Towards the end of the question-and-answer period, students also brought up concerns about the job descriptions—or lack thereof—for Customs members and the potential for confusion about Customs position definitions, especially in terms of time commitments, to place incredible amounts of work on on-the-hall team members. Whereas students tended to see the huge amount of responsibility as an “all-around support person” that comes with being a CP as an indication that the job and others like it should be paid, several of the administrator panelists discussed curtailing the responsibilities of Customs members and encouraged using channels of communication with the Student Life Office so that this burden could perhaps be reduced. During a students-only breakout discussion in the DC basement afterwards, Rippel suggested that Customs Committee was considering an itemized list of the specific responsibilities Customs team members have, so as to demarcate what they are and aren’t required to do for their first-years.
The breakout discussion consisted largely of reactions to the town hall, where many students expressed discomfort with what they described as a binary choice the administration had laid out for them between a Customs program of greater oversight and reduced size with compensation, or one of a similar nature without. Rippel ‘19 urged those present to consider what payment and requisite oversight would look like for the Customs-College relationship, including the possibilities that Customs team members would have new responsibilities to report alcohol on first-year halls and that administration might be present during Customs interviews. A member of Bryn Mawr College’s Customs team-equivalent—the Dorm Leadership Team—shared their experience with balancing some paid on-hall advisor positions with alcohol policy enforcement and uncertain immigration statuses impacting employability, which was another concern raised. The session ended with the idea that a campus-wide poll could be sent out to gather a broader student opinion of whether—and if so, how—the structure of customs could be changed next year and whether those changes should include compensation.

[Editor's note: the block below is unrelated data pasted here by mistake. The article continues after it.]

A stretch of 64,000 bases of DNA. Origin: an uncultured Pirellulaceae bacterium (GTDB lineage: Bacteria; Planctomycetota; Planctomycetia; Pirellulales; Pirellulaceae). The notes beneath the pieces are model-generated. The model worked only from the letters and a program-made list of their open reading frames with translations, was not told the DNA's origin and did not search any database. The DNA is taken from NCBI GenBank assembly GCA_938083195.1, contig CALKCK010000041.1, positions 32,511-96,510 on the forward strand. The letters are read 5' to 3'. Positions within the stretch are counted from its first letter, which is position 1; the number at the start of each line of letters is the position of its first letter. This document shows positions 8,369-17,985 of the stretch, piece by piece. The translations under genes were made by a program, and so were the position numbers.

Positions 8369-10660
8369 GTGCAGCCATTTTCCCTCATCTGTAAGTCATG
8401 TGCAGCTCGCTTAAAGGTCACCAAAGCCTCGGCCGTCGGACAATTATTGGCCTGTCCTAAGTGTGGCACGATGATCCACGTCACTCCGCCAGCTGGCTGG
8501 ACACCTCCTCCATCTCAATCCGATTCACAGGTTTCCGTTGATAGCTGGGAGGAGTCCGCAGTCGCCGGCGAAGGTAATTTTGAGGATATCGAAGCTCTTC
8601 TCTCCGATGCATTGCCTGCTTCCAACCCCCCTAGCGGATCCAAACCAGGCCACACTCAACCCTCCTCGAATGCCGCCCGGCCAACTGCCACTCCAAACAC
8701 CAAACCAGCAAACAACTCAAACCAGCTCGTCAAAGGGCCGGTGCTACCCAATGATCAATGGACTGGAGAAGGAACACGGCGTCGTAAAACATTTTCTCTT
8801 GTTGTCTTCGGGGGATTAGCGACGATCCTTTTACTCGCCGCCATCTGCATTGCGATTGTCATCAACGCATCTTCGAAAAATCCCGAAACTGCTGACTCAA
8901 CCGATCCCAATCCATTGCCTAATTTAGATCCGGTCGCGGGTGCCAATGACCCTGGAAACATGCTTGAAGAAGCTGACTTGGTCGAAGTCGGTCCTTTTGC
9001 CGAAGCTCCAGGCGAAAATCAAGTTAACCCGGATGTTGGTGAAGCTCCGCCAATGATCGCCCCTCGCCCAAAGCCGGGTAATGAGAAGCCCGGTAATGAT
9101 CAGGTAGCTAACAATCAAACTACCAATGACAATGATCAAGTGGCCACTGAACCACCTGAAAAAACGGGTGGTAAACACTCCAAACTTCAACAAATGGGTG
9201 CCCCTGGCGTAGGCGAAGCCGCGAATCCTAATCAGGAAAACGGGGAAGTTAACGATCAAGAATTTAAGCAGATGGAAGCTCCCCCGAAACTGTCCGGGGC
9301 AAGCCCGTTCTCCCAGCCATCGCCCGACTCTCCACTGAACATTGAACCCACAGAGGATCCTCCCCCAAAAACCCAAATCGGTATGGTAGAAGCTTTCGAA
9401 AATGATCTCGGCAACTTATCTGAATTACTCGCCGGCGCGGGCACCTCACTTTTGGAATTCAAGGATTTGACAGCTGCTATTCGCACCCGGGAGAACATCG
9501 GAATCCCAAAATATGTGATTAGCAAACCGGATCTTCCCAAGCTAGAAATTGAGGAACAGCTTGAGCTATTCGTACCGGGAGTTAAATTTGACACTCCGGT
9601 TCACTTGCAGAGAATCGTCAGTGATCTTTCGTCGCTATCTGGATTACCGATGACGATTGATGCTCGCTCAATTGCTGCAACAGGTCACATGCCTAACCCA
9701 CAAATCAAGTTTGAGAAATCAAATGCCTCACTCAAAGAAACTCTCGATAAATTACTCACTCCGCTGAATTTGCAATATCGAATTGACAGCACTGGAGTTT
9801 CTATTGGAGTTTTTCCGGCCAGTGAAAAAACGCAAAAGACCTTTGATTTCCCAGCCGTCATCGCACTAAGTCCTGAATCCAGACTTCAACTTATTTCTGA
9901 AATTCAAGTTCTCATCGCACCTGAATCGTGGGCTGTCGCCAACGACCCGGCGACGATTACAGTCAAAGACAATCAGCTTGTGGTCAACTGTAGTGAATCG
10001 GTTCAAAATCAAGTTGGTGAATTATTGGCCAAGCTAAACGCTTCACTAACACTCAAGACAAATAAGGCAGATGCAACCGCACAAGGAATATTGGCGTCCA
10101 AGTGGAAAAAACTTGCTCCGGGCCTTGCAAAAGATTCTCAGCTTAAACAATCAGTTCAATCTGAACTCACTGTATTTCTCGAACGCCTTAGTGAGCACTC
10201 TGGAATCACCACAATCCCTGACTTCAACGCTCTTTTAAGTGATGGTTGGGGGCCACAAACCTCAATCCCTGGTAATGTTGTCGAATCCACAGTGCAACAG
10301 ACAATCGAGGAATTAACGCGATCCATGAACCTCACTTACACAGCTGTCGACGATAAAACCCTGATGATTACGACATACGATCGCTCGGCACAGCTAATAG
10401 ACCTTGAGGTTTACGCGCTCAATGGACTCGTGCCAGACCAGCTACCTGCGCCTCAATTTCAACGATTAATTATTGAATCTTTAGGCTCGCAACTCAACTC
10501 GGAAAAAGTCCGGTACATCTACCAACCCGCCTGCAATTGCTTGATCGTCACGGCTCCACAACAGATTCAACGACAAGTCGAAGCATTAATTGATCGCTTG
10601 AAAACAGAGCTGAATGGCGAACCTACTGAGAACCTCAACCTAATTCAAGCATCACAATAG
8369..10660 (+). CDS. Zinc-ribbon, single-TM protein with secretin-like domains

Following the town hall, Denney sent a follow-up email to all Haverford students. “Since we only had a short time to begin to explore some of the issues and time is of the essence if there are any changes to be made in the short term, I would like to propose that we work on this collectively, perhaps through the forum of a task force that includes interested students and those of us on staff who can be helpful in navigating the financial and budgetary landscape. As I alluded to last night, the construction of an annual budget is a long and complicated process, and the ability of Haverford to fundraise for specific programs is similarly complex, so the more specific and strategic we can be in our proposals, both short- and long-term, the better,” she wrote. She also invited students to indicate interest in forming a group to field further student inquiries about Customs and compensation, “so that the discussion can be comprehensive but move ahead relatively quickly.”
Earlier this academic year, Shumie contributed a piece to the Clerk, “How Haverford Weaponizes Good Will,” which asserts many of the conditions that S.W.O.L. was founded to address and which were brought up at the town hall. Town hall minutes released by Students’ Council Co-Secretaries are available here.
[Correction: An earlier version of this article misspelled the Dean of the College’s last name. She is Martha Denney, not Martha Denny as previously reported.]